Lake Greenwood water levels are at 438.31 (full pool is 440.0) and surface water temperatures are 60-64 degrees depending upon area of the lake. The whole lake is clear.
Many bass fishermen look forward to the spawning season all year, but sometimes around the thick of the spawn fishing can get tough. Veteran tournament angler Stan Gunter of Saluda reports that is exactly what is going on right now, and it has only taken about 13 pounds to win recent tournaments. Stan believes that fish may be more focused on getting ready to spawn than eating right now, and as a result weights have been down.
Stan suggests looking for fish on the bed. By the next full moon, he expects the spawn to be completely wide open. He also suggests fishing shallow with a floating worm, Bang-O-Lure, or buzzbait. They will also take a spinnerbait or a jerkbait.
Lake Russell water levels are around 474.1 (full pool is 475.00), and water temperatures have spiked into the upper 60s. The lake is getting very clear although the backs are still a little stained.
The bass are spawning hard on Lake Russell, and Guide Jerry Kotal (706-988-0860) reports that – even though it’s hard to actually see the beds with a light stain to the water – they are all over the banks. His boat has been fishing 1-3 feet of water in the backs of creeks and catching lots of 2-plus pound fish. There are probably still some fish out on main lake points, but throwing a buzzbait or Texas rig in the backs the action is so good that he has not fished anywhere else.
Guide Wendell Wilson (706-283-3336) has been fishing a similar pattern, and he has found the bass willing to eat just about any fast-moving bait. He’s been having a lot of luck retrieving a jerkbait quickly. While the bass are spawning Wendell has not seen any signs of a herring spawn yet, although it cannot be far off.
Like the bass, crappie are all over the banks on Lake Russell. Some of the fish have already spawned, while some have not. Jerry has found the most catchable fish in 1-3 feet of water, as the post-spawn fish that have pulled back out to brush usually don’t feed for a period after spawning.
In addition to casting jigs in shallow pockets, Wendell’s boat has caught fish trolling 1/32-ounce jigs in about 6-8 feet of water just outside spawning areas. From what he has seen the best females are on the banks right now.
There is not a lot of change in the striped bass pattern on Lake Russell, and Wendell reports that fish still seem to be in all of the creeks and scattered from the north end to the south of the lake. The best pattern remains to cover a lot of water and pull herring on free-lines and planer boards across as many shallow points as possible. Most of the fish they have caught have come in 4-5 feet of water. Fishing shallow points is likely to remain the best pattern for some time as when the herring begin spawning that will keep the bass in the same areas.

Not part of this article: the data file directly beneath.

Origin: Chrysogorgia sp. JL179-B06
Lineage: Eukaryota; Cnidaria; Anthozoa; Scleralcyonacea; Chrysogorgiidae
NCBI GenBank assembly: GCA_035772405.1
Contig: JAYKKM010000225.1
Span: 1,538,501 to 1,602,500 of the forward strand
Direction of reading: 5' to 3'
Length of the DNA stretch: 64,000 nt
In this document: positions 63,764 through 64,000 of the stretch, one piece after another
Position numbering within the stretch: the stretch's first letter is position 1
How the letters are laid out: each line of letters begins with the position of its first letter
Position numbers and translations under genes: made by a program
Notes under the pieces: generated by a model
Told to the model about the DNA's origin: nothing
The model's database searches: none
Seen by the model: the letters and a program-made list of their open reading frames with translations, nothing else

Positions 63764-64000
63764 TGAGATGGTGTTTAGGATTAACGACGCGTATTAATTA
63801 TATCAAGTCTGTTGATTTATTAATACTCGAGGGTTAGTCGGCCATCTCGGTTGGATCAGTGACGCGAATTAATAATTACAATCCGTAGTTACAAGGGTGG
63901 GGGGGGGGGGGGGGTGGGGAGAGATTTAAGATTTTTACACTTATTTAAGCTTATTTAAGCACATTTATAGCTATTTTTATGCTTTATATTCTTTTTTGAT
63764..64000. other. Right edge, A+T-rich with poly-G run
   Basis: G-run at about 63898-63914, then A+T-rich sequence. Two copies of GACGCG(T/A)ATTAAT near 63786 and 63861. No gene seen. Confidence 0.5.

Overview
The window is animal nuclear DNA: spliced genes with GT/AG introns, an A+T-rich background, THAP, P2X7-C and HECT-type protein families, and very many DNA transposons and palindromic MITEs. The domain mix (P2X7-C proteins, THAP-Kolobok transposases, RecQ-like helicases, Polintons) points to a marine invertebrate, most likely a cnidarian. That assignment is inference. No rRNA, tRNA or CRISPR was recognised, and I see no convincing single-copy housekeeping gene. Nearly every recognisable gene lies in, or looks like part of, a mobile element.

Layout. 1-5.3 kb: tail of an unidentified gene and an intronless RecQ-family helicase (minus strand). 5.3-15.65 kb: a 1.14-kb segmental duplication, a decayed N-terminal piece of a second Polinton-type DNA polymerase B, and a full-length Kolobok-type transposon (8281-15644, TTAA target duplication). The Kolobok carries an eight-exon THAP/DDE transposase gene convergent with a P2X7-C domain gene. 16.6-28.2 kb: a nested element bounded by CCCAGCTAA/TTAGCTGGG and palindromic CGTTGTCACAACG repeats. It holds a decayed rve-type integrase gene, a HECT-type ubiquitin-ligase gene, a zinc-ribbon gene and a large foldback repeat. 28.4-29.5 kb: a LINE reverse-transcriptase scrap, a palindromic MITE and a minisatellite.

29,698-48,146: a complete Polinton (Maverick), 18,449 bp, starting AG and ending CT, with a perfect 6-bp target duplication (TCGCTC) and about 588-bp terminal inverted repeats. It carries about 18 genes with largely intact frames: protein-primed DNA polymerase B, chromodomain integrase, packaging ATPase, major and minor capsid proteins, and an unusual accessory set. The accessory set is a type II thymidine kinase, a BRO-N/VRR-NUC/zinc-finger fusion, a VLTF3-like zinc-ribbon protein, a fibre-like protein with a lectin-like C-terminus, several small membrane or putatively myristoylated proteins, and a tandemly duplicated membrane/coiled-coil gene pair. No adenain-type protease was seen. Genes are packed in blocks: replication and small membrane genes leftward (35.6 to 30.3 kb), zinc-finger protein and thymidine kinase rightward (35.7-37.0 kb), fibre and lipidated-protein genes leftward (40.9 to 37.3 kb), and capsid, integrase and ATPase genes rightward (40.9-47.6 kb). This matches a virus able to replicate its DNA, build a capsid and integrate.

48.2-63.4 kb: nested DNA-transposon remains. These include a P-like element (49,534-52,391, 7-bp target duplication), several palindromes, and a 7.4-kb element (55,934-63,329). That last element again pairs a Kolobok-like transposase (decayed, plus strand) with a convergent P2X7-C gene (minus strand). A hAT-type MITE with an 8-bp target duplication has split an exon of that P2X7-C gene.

Lake Thurmond water levels are at 328.21 (full pool is 330.00) while water temperatures are in the low-60s. Down the lake there is 4-5 feet visibility, while some areas up the lake have as little as 4 inches.
It is an outstanding time to bass fish on Lake Thurmond, and tournament angler Tyler Matthews of Evans, Ga., reports that you can pick up about any lure in your tackle box right now and catch a fish. Fish are certainly on the beds spawning, and if so inclined you can catch them sight fishing. In dirty water you can also throw a spinnerbait or chatterbait, and there has also been some good schooling activity. In late April and May, it will be post-spawn fish schooling off points, but right now the schooling action is pre-spawn fish that are feeding on bait in pockets or at the last point before spawning areas. There are even some fish schooling on main lake points with wind. After fish go down, they are often staying in the same areas, and recently Tyler caught 10 good fish in 10 casts on a jig in an area where minutes earlier they had been schooling.
Fish activity has been related to weather recently, and on days when the water temperatures are over 60 degrees William Sasser Guide Service (706-589-5468) reports that striper and hybrids have been up and chasing herring.
Overall fish are relating to the main Savannah River channel in the mid-lake to lower lake, and they are being caught around shoals, blow throughs, humps and off secondary points. In the morning they are generally coming up to 14-19 feet, and then in the afternoon they are pulling back to 23-24 feet.
Almost all the fish are being caught on down-lines, and very few people seem to be fishing anything else. While there are some fish in the creeks far more seem to be relating to the main channel.